Salzburg 1 – Paragliding

This weekend, Melissa and I went to Salzburg, which was probably the most beautiful city I’ve ever seen. Not only did we do a lot of cultural activities and explore the city itself, but we also went to a town called Werfenweng to go paragliding. Now let me just say heights are not my favorite thing, but when Melissa suggested it, how could I say no?! A chance like this, especially in such a beautiful location surrounded by the Alps, was impossible to pass up. So, I did it, and we videotaped the entire morning. We were planning on taking a bus from our stop off the train to Werfenweng, but when we got there, we found out we had misunderstood the bus situation. Because we arrived so early, however, we decided we had time to walk to the starting point. We were told Werfenweng was just 5 km up the road – it felt like much further than 5 Km, and we were right! We just looked up on Google Maps how far it actually was, and it was 12.1 Km or 7.5 Miles with about 1500 ft increased elevation from start to finish. Needless to say, we were tired at the end! I think it was worth it, despite our sweaty shirts! The views were amazing and it was a great way to explore the area. The experience of paragliding itself was not nearly as scary as I had anticipated. I actually calmed down when we got to the top of the mountain, and any last jitters I had before take-off were immediately gone once we were in the air. The flight was incredible. The views of course were amazing. Also, the simple feelings of being that high in the air and so free at the same time were surreal. In the video above, he’s actually letting me steer us! The experience was amazing, something I will definitely never forget!

Munich 3 – The Historical

On our last day in Munich before we caught our train back to Vienna, I really wanted to go to Dachau, which was the first concentration camp. I do not even know how to begin describing what it was like to be there. It was sad, eerie, thought provoking…I couldn’t help but feel what had happened there. While there, I took out about twenty minutes and literally just sat in the main square and tried to imagine what it was like. The fact that such awful things had happened right where I was standing was scary, to say the least. Despite all the tourists around me, it was not hard to feel the suffering that had gone on – the ground was simply gravel, the grass was overgrown with weeds, the buildings were cheap, and the paint was peeling. It was still the exact same camp that it was during WWII. I did not feel distanced at all from what had happened, despite the fact that it is about seventy years earlier. For one thing, it definitely made me feel less sorry for myself for being cold the day before during the David Guetta concert! The amount of unbearable torment that occurred there is overwhelming just from looking at the stats, but actually stepping on the grounds had another, deeper impact on me that will be hard to forget.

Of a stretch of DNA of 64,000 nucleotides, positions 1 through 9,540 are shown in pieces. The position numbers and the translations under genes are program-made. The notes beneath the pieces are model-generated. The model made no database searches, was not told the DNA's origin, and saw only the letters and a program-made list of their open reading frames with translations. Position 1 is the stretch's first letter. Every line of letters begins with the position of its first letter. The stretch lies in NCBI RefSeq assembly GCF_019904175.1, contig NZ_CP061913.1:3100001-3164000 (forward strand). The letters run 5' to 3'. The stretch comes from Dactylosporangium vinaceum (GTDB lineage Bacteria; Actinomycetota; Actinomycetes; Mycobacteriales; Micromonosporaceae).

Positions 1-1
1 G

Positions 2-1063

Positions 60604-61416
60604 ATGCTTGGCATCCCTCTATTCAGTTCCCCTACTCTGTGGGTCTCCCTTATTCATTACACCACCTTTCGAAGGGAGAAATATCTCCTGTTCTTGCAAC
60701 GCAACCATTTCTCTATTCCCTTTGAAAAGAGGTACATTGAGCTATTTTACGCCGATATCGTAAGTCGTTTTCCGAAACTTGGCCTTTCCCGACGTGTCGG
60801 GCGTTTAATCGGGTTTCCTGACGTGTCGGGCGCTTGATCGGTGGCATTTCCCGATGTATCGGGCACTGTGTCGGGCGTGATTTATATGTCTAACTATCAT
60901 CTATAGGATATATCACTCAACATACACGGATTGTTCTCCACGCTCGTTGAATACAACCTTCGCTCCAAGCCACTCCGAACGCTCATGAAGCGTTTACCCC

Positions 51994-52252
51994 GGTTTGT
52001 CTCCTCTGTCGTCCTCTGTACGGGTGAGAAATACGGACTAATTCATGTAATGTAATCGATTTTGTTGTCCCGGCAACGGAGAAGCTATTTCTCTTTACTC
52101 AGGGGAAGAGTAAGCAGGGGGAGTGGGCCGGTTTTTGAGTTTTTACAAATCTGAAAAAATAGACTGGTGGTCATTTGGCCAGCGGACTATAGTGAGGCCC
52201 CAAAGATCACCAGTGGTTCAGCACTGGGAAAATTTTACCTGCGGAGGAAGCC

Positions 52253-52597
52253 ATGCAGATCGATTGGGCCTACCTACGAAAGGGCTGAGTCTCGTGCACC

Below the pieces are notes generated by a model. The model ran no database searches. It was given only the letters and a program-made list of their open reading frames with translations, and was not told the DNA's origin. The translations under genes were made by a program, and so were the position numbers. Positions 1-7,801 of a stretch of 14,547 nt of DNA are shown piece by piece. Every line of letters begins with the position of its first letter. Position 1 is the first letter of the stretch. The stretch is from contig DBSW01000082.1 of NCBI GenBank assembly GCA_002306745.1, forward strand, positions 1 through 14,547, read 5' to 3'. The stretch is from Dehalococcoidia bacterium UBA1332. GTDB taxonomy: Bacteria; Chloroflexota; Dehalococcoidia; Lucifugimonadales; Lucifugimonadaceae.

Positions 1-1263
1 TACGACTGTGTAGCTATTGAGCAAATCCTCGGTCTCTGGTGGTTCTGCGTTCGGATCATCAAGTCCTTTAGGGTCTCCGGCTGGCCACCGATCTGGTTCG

Munich 2 – The Social

For Saturday afternoon in Munich, Melissa and I bought tickets to go to a David Guetta concert. For those who don’t know, David Guetta is a really popular DJ right now, both in the U.S. and in Europe. The tickets said the concert started at 4:00, but as we unfortunately discovered, David Guetta would not be appearing until 8:30. Originally we had planned to go to a firework show at the Olympic stadium that night, but obviously our plans changed – it was worth it! The concert, although cold and rainy throughout the day (made worse by the fact that we were the only people there in shorts!), was really fun. Not only was it fun because of the concert itself, but also because it appeared to be almost exclusively a German audience, meaning the people watching was great! I was able to experience German youth culture in its element – which was crazy, to say the least! The video above shows some highlights of the day.

Munich 1 – The Culture

This past weekend Melissa and I went to Munich, which I loved. I found it to be extraordinarily rich in culture, even more so than Vienna and Prague. For example, it was fairly normal to see people walking around in traditional German clothes. Also, the personalities of the people overall just felt so different from what I am used to. Anyway, I liked Munich so much also because I had three very contrasting types of experiences there – the cultural, the historical, and the social. So, I am going to do three different posts so that I can do them justice! This post is the cultural one. Besides the traditional dress and the stern personalities of the Germans, one thing that really struck me was the number and quality of the street performers. There were violinists and other musical groups, mimes, and people dressed as statues (one of them looked so real it scared me when he reached out toward me!). It was really impressive and fun to observe. Although Munich did have its fair number of tourists, in my view the tourists did not overshadow the German culture. The video above summarizes my favorite aspects of culture in Munich – it was also the first time I ever used iMovie, which was really fun. Hopefully I’ll get better at it!